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Garry Kasparov is regarded as the greatest chess player in history. His record of accomplishments points to a man who dedicated time and energy into learning the game and becoming a master at it. His peak chess rating of 2851 was the highest recorded until 2013, while his streak of 15 consecutive professional tournament victories still stands.

Kasparov’s accomplishments on the chessboard have inspired many around the world and elevated the game to one that’s seen to require intellect and logic. However, the chess-playing skill that he is well-regarded for has spurred lessons for other areas of life, including financial trading and investments.

In June 1999, Kasparov played against a team of four Grandmasters (collectively known as the World Team) in a game that lasted four months. By his own admission, the world’s best player expended a lot of energy into the game, and while he triumphed over the opposition, he was only able to do so thanks to a deep understanding of strategy.

Kasparov has compared playing chess to painting a picture, an analogy that can apply to the trading world. While many players are not painting masterpieces as they engage each other, it’s often the simple works of art that tend to stand out. In the trading world, simplicity is key.

In financial markets, thousands of traders are competing against each other, with each individual trying to gain the upper hand and ensure good returns. Many traders embrace this global aspect of trading, which has its benefits and drawbacks. Regardless, the best traders are often those, like Kasparov, who understand strategy deeply.

Like chess, the outcome in trading is unpredictable. In both, the player’s (or trader’s) actions can result in consequences beyond their control. Also similar is the fact that knowing the rules and basics is not enough to ensure success. However, by playing chess, individuals can learn a few lessons that translate well to the realm of trading.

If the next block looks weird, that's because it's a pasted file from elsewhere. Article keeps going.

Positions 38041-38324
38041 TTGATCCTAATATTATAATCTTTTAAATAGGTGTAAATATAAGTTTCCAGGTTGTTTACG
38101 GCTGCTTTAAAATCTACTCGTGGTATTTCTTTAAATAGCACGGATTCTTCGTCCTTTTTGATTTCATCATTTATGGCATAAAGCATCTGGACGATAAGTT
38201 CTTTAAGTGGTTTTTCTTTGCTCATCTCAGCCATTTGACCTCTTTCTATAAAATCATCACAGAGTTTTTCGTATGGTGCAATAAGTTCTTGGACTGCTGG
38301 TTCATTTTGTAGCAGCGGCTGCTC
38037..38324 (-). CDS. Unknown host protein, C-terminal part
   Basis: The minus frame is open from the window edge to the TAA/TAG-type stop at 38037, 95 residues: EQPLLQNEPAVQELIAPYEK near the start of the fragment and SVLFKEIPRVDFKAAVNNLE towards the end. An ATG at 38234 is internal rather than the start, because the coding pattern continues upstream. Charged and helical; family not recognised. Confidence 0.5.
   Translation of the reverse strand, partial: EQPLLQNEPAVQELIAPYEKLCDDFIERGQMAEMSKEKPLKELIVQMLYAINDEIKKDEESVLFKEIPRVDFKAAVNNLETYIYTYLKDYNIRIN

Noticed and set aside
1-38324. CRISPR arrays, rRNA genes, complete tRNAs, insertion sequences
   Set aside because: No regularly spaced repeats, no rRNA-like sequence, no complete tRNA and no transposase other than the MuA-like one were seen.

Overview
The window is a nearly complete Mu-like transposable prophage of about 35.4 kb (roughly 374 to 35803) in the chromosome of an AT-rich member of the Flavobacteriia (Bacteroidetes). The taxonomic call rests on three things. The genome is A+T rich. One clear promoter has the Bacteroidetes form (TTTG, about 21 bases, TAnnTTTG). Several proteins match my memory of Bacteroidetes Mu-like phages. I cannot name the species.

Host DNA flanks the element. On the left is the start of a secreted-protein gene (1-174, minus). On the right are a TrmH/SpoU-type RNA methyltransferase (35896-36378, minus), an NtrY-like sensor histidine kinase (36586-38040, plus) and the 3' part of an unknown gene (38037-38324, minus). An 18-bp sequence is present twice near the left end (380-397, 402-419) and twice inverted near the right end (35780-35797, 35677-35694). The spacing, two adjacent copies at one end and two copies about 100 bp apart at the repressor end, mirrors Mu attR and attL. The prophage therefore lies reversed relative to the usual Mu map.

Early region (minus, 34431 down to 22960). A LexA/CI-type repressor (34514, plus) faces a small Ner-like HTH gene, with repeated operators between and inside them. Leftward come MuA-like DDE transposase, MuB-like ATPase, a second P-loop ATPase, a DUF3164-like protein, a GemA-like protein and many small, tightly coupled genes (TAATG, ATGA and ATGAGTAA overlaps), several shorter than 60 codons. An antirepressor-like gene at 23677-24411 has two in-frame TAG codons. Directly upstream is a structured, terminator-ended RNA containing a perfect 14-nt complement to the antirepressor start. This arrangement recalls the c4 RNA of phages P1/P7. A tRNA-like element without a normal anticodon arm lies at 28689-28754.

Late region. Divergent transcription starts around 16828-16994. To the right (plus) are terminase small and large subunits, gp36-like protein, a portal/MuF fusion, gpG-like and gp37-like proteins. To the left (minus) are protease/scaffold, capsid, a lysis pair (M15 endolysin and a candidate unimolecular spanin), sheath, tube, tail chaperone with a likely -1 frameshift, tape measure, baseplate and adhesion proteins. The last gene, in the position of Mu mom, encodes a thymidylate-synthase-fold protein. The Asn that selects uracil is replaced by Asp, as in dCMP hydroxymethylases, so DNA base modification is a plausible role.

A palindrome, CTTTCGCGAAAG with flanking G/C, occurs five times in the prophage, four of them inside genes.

Thibaut de Roux, a former senior banking executive with more than 30 years of management and technical experience in global capital markets, is among those who appreciate the role chess can play in preparing an individual for global markets trading.

Expect the Unexpected

While the success stories in global trading inspire some to get involved, many others refrain from trying out of fear of failure and losses. Furthermore, some people start trading without preparing for negative outcomes, something that can be learned through playing chess. The game equips the player to think about the various strategies that can counter a single move. In the real world, preparing for unexpected scenarios – such as politics and natural calamities – can ensure an individual doesn’t panic-trade when things take an unexpected, turn but instead takes the time to analyse every situation strategically.

Early Losses Don’t Necessarily Spell Doom

Mature and experienced players rarely let anything get to them, even when they lose the queen on the board. That’s because their thinking is more big-picture, and while the king is still in play, there’s always something to play for. This is a crucial lesson for traders, helping them to keep their mind on the overall goal and not get upset over early losses. Being able to rely on strategy in trading keeps individuals thinking several moves ahead and calculating how to make the least errors.

Learn from Mistakes

Mistakes are bound to happen, whether on the chessboard or with a trade in the global market. However, one thing the game of chess is good at is helping players learn from their mistakes. It cultivates logical thinking, which comes in handy when the motivation to go for more in the stock market presents itself. When a trader is thinking logically, they’re less vulnerable to abide by luck, chance and greed, instead opting to think through their moves and make wise decisions.

Successful market traders live by three aspects: objective, strategy and tactics. If the aim is to make money, the strategy is the ‘how’ and the tactics are the specific actions that lead to the desired outcome.